Soth’s and Hall’s word artworks, which present whole texts that once unfolded independently of their depictions, seem distant from the characterizations of commentators like David Galenson, who describes the 20th-century use of language in visual art as both the cause and effect of the rise of conceptual art, tracing a trajectory from Braque and Picasso through to Barbara Kruger and Jenny Holzer.6 Theresa Hak Kyung Cha’s Repetitive Pattern (1975) is more consistent with a history in which words reduce themselves to word forms and visual wordplay.Yet, all three artists strong-arm language: ceci n’est pas un mot!Soth’s writer tumbles tenses. Hall’s edits out as much as he scripts in (is that what those little spaces mean  ?). And by repeating “one another,” Cha unhinges those two simple words from the simplicity of their definitions. In any of these three versions of ambiguity, it’s nevertheless hard to avoid the meaning that the artworks communicate as much visually as verbally: that of longing and belonging. 

Theresa Hak Kyung Cha. Repetitive Pattern, 1975; ink on cloth, with thread; 46 x 46 in. Berkeley Art Museum & Pacific Film Archive, gift of the Theresa Hak Kyung Cha Memorial Foundation. Photo: Benjamin Blackwell.

Cha found her inspiration in, among other things, the concrete poetry movement,which marries the text’s form and its language to engender meaning. Designated “ink on cloth,” Repetitive Pattern appears as a sort of calligraphy until the additional “thread” reconceives it as tapestry. The label highlights the repetition of sewing—a piecing together—and a sort of desperation to say and say again (with the hope that again-saying will say it differently). As with Soth and Hall, it is Cha’s wordplay and its depiction that reminds us of the struggle to be with an other.

Crowding around all the works at Cha’s exhibition at the Berkeley Art Museum & Pacific Film Archive is the Cha family’s 1963 flight from post-coup Korea when Cha was 12 years old. Cha memorializes displacement in the eighteen panels of Chronology (1977). Each panel hosts color photocopies of family photographs and a typographically animated, concrete poetry caption such as: “three:begins one again not be fore” and “not be named knew heard. partache/ake.”10 Transcribed here, these lines fail to explain either their photographs or their typographical layout, but they reveal a kind of order that spirals toward linguistic and visual disorder, and a piling on of family relationships.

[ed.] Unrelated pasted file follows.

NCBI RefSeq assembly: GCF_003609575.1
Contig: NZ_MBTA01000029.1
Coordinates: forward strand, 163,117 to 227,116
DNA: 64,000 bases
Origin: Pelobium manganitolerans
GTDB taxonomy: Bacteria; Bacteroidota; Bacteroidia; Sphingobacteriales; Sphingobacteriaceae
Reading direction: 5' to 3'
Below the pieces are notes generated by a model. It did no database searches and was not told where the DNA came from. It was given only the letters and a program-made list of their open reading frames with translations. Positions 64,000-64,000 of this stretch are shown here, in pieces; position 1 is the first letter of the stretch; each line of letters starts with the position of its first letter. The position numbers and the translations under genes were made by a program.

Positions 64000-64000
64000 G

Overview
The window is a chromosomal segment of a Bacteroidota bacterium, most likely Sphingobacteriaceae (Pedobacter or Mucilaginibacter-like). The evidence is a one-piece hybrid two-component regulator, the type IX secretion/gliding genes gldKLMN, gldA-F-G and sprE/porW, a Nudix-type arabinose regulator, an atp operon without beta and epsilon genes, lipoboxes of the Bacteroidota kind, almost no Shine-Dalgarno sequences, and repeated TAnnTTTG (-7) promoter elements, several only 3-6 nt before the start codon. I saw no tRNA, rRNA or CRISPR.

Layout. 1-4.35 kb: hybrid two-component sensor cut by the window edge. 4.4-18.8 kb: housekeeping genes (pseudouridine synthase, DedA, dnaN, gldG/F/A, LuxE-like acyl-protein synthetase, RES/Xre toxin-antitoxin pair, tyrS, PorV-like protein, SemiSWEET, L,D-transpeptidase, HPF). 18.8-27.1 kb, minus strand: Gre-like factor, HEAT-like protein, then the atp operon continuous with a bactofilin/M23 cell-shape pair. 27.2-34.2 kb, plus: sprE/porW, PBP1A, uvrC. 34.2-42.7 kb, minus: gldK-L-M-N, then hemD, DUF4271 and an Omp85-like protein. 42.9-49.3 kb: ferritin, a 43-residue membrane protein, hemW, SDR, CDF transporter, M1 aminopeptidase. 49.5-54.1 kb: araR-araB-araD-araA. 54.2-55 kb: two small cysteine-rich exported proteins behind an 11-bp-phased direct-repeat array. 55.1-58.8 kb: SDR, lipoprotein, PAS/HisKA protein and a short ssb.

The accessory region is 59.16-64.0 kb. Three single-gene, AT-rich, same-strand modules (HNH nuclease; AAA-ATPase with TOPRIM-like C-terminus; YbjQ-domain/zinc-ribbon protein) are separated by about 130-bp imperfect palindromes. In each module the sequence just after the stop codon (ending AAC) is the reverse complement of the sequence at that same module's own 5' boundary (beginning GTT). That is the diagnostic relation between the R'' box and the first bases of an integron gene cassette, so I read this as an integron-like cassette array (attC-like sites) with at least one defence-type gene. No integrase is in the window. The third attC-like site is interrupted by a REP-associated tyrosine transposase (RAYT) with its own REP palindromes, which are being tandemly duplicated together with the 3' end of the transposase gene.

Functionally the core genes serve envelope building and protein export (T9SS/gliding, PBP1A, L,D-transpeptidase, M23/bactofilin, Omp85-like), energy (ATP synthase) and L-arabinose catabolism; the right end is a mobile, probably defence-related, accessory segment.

Cha forces us to see beyond our assumptions about language, revealing it as defiant of dictionary definitions of repetition, chronology, and family. In this way, Cha goes further than Soth or Hall, letting her language migrate away from linguistic meaning, linking her to artists and poets who have completely freed word form from the word.11

If histories like Galenson’s tell one version of the relationship between image and word, 18th-century thinker Gotthold Lessing tells a different one, characterizing literature as temporal and visual art as spatial.12 Soth, Hall, and Chahowever, manifest perfect rejoinders to both of these theories: word art cannot live by words alone. In the presence of their artworks, viewing and reading tumble over each other, as if Lessing’s imagined rivalry were being played out in front of us, revealing itself as an embodied improvisation in which each activity both leads and follows. The only sensible response for the reader-viewer is to tumble along and join the dance.


  1. Pier 24 Photography in San Francisco devoted a gallery to thirteen photographs from Soth’s NIAGARA series during its Grain of the Present exhibition, which ran from April 1, 2017 through March 31, 2018.